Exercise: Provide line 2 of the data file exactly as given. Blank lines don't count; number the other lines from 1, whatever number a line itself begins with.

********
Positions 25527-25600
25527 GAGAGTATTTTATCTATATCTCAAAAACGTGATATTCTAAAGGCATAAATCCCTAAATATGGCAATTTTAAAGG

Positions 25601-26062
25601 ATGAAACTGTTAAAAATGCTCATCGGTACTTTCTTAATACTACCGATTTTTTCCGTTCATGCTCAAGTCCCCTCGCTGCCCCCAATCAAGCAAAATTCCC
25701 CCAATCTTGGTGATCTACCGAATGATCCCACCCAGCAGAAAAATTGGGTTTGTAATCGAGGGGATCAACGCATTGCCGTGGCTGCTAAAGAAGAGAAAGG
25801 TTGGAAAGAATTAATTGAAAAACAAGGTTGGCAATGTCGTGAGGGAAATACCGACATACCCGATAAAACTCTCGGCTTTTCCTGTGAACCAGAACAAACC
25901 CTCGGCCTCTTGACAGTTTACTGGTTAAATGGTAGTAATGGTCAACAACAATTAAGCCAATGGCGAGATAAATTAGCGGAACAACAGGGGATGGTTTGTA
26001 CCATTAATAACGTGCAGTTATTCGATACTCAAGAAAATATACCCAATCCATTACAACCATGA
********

25527 GAGAGTATTTTATCTATATCTCAAAAACGTGATATTCTAAAGGCATAAATCCCTAAATATGGCAATTTTAAAGG